Solidarity is far from universal, but some Tunisians have become famous for it.

The prospect of “collapse” isn’t just rhetoric. Tunisia’s crisis is multifaceted, with an economy in freefall and political repression sharply rising. The EU parliament has rightly condemned the detentions of political opponents as well as attacks on migrants. Its policies, however, seek to help Tunisia contain migrants and refugees without offering much in return. Human rights are not a meaningful part of Tunisia’s current “migration partnerships”, and the EU does not do enough to help the country “uphold its human rights obligations towards its own citizens and the migrants and refugees it hosts”.

With this perfect storm, the number of Tunisian and Sub-Saharans refugees trying to flee (and the number of shipwrecks) will surely only increase.

The need for mobility

Attacks on Sub-Saharan migrants are in stark contradiction with Tunisia’s long heritage of mobility. For generations, the Tunisian economy has depended on circular migration to Europe, especially France and Italy. During the 2011 revolution, young people struggled for freedom and the right to work, not only by protesting but also by migrating. Thousands left for Italy by boat in the months following the fall of Ben Ali, the former president.

When the Libyan civil war broke out, Tunisians opened the border and spontaneously “made space” in their homes for some half a million Libyan refugees. Racism surfaced then, as it has now. Tunisian gangs and soldiers systematically held back black Africans fleeing from Libya, later confining them to refugee camps near the border.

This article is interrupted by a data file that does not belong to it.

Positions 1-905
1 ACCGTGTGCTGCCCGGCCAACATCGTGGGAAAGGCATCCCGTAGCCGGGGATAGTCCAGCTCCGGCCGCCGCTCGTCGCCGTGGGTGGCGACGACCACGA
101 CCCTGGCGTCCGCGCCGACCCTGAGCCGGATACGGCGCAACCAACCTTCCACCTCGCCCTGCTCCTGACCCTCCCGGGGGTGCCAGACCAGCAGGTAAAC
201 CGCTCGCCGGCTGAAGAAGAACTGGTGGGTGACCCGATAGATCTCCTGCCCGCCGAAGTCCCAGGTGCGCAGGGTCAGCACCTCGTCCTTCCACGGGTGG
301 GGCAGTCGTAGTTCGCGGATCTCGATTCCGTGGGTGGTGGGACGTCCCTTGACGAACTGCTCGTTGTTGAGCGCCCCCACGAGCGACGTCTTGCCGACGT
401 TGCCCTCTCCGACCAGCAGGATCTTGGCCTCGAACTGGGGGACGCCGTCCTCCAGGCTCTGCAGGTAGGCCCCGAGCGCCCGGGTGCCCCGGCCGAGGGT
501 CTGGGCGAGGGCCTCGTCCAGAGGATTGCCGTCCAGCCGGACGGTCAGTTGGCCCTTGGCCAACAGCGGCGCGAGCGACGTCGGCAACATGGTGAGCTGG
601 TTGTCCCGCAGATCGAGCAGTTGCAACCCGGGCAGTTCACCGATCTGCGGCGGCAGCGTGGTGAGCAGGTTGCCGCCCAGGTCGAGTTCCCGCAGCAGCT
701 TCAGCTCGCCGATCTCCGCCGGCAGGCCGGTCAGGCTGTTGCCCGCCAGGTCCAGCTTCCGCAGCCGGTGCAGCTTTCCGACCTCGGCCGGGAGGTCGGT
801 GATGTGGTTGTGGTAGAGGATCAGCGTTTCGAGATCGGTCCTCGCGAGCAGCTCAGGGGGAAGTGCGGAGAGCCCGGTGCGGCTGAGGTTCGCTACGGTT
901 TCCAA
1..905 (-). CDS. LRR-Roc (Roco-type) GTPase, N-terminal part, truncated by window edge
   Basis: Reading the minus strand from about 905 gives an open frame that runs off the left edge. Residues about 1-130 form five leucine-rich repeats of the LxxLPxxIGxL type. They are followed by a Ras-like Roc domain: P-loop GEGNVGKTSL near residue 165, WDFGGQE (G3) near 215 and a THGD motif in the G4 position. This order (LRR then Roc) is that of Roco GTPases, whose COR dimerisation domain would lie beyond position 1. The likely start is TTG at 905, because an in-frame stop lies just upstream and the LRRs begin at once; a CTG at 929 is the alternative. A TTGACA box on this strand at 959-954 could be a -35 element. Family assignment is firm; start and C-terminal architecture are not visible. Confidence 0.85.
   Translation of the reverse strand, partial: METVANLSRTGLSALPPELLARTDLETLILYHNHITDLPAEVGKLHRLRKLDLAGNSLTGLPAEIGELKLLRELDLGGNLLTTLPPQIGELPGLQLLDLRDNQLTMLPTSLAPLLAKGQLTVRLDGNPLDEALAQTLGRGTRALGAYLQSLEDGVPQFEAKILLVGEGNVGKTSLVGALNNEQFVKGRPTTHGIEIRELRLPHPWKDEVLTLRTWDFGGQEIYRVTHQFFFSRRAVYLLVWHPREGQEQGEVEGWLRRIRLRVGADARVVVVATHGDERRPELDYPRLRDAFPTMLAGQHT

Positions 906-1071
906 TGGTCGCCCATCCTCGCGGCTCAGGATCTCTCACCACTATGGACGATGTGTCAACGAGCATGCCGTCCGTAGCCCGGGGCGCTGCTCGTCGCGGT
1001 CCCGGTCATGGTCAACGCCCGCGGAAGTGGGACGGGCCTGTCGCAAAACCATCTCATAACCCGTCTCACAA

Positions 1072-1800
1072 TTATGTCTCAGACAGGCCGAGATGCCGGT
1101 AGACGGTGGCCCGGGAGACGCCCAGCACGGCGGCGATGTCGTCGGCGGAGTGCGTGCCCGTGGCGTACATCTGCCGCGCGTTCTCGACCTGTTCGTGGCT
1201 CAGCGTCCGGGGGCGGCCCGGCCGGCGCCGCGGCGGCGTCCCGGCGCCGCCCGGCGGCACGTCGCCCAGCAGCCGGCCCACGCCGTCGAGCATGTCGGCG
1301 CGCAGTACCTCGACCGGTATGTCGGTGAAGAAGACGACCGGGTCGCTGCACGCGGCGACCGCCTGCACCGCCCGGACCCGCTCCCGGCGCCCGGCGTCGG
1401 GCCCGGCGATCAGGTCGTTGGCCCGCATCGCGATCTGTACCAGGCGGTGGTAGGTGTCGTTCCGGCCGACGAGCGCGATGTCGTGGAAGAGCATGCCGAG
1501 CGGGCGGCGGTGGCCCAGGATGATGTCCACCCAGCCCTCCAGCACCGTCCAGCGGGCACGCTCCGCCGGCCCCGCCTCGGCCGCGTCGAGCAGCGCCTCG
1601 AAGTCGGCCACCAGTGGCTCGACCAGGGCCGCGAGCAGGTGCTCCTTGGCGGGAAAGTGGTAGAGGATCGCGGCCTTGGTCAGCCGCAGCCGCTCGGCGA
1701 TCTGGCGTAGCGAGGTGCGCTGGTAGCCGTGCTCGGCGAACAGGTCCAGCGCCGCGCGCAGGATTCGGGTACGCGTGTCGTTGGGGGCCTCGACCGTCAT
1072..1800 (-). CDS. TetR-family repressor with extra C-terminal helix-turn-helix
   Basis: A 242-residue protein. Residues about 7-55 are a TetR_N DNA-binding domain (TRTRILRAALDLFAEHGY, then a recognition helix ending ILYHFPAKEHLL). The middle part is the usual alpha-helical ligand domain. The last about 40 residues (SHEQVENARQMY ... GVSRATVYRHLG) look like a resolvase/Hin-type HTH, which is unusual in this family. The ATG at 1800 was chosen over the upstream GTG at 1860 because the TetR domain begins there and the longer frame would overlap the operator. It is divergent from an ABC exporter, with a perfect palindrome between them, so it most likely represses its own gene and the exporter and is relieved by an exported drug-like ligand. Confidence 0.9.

Solidarity is far from universal. But some Tunisians have become famous for it. Over the years since the revolution, the fishermen of Zarzis have rescued countless refugees and migrants from the Mediterranean, regardless of their ethnicity or nationality. Too often, they have searched for and discovered the bodies of migrants. One has even created a cemetery where he buries "strangers" in dignity with his own hands.

The fishermen are among many Tunisians who privilege human life above state sovereignty.

For them, it’s not smugglers or migrants who are criminals. It’s governments and the EU. They know from experience that “borders and visas [are] … a racist system marginalising people in the south and globally”, as one activist told us.

Grassroots solidarity

The recent wave of violence against refugees and migrants was documented and condemned by human rights organisations, including Amnesty International and Avocats sans Frontières, the Tunisian Forum for Economic and Social Rights and Terre d’Asile.